BOSTON — Nearly every elected official in Massachusetts, from the governor on down to members of town boards, recites the phase "so help me, God" when taking the oath of office.
On Beacon Hill, a key committee in the Democrat-controlled Legislature wants to eliminate the reference to the deity.
A proposal approved last week by the influential Joint Committee on the Judiciary calls for using a secular version, known as the Quaker oath, which substitutes "swear" with "affirm" and the phrase "so help me, God" with, "This I do under the pains and penalties of perjury."
The measure was filed by Rep. Mindy Domb, D-Amherst, and 13 other Democratic lawmakers including Reps. Christina Minicucci, D-North Andover, and Tram Nguyen, D-Andover. The group of mostly freshman lawmakers is also backing a proposal to amend the Constitution to make it gender neutral, changing the pronoun "he" to "they" within the document.
Secular groups say the phase "so help me, God" violates the U.S. Constitution's ban on government establishment of religion, and say removing it from official proceedings is long overdue.
"The history of the United States is about pluralism and an insistence that all of the country's legal structures and forms of authority are representative of persons of every belief or a lack of belief," said Zachary Bos, Massachusetts state director for American Atheists. "We support any move that helps to increase the government's commitment to secularism."
Critics, like the conservative Massachusetts Family Institute, say removing "God" from official proceedings is the latest example of secular efforts to diminish the influence of the church.
"It's yet another cynical attempt to erase the rich legacy of faith that has been part of our commonwealth from the Pilgrims to today," said Andrew Beckwith, the group's president.
Proponents of the measure face long odds since it would require an amendment to the state Constitution, the oldest in the country, which requires a lengthy and cumbersome journey. The historic parchment, written by John Adams, has been amended 121 times since it was ratified in 1780, according to the secretary of state's office. Voters most recently changed it in 2006 when they approved the state's health care law.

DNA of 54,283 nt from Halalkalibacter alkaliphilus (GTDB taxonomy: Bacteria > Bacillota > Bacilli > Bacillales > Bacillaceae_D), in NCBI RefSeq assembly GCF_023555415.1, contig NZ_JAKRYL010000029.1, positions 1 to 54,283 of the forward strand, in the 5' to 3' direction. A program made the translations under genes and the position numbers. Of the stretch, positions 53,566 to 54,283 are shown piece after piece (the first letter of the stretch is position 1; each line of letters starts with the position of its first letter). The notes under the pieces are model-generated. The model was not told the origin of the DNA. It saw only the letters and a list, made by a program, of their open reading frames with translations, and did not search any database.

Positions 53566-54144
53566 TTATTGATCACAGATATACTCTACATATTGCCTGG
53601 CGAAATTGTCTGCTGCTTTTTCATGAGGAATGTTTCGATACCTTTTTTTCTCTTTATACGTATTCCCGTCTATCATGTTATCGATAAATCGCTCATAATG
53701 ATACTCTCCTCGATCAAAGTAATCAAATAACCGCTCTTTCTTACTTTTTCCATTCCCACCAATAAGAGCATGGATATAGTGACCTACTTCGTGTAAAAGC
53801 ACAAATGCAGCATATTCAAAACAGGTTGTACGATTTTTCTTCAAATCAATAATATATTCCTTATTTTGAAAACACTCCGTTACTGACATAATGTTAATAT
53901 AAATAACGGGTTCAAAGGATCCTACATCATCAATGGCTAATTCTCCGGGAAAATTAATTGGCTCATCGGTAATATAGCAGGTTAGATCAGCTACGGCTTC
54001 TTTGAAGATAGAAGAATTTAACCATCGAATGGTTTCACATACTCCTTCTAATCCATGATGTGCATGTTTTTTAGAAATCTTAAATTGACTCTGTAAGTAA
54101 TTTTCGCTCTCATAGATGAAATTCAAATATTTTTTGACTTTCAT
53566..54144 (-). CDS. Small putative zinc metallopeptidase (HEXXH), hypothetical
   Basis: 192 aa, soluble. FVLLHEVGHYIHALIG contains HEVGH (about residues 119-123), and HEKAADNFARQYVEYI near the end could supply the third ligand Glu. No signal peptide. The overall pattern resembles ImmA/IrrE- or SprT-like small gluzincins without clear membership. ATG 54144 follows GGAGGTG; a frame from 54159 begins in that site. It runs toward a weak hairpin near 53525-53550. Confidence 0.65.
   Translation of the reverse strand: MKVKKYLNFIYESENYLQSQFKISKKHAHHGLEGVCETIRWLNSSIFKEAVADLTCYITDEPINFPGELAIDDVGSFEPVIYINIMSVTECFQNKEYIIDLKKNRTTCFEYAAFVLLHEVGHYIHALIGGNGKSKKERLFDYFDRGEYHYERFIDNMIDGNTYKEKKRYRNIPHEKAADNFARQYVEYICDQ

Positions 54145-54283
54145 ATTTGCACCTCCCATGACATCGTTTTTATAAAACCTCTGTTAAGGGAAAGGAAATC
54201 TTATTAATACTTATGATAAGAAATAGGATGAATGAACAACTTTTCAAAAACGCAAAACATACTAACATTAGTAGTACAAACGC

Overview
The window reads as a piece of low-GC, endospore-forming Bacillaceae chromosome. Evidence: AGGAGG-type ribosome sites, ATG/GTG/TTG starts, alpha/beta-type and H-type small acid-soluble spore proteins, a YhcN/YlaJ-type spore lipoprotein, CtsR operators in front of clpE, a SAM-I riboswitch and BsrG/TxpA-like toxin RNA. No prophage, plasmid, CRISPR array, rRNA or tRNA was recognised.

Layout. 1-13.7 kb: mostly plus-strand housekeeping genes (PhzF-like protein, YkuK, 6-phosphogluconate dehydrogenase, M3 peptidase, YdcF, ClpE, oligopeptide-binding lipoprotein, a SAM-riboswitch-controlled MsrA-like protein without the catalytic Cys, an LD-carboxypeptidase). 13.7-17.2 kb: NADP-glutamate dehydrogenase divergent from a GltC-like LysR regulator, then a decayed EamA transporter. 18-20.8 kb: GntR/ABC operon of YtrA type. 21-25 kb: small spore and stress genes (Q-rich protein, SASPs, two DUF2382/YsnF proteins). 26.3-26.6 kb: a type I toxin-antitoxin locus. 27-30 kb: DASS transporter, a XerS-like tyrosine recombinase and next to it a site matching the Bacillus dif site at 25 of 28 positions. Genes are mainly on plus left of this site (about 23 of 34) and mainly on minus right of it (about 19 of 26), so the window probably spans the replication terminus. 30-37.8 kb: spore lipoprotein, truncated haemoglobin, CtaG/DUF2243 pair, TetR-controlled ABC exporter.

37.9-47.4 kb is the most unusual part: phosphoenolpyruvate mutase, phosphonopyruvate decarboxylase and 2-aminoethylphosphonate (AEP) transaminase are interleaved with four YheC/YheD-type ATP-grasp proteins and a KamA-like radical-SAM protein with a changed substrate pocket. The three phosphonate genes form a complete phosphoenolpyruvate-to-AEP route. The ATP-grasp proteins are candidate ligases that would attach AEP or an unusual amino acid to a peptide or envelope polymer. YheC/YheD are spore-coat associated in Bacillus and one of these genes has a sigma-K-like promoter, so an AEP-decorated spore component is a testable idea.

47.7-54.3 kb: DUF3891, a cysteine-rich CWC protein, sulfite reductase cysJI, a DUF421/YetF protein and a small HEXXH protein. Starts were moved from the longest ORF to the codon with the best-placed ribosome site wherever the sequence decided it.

Amendments must be approved by two consecutive Legislatures -- a process that could take three years or more -- before they are cleared for the ballot.
On a federal level, while many oaths to serve in government include the phrase "so help me God," others -- most notably the presidential oath of office -- do not require it. Still, President Barack Obama, a Democrat, and Donald Trump, a Republican, both used the phrase when taking the oath, a tradition some historians trace to President Abraham Lincoln in 1861.
The military has for years allowed enlisted service members and officers to omit the phrase "so help me God" in appointment oaths, or to use alternate language.
In Congress, the Natural Resources Committee in Democrat-controlled House of Representatives recently proposed removing "God" from the oath taken by witnesses addressing the panel. Republican leaders reacted with dismay, with some pundits suggesting it was a sign of the Democratic Party's leftward shift. The changes were later abandoned.
Two years ago, a woman seeking citizenship filed suit in Massachusetts to remove the phrase "so help me God" from the oath of allegiance taken by those becoming citizens. The case was eventually rejected by a federal judge.
Christian M. Wade covers the Massachusetts Statehouse for North of Boston Media Group’s newspapers and websites. Email him at email@example.com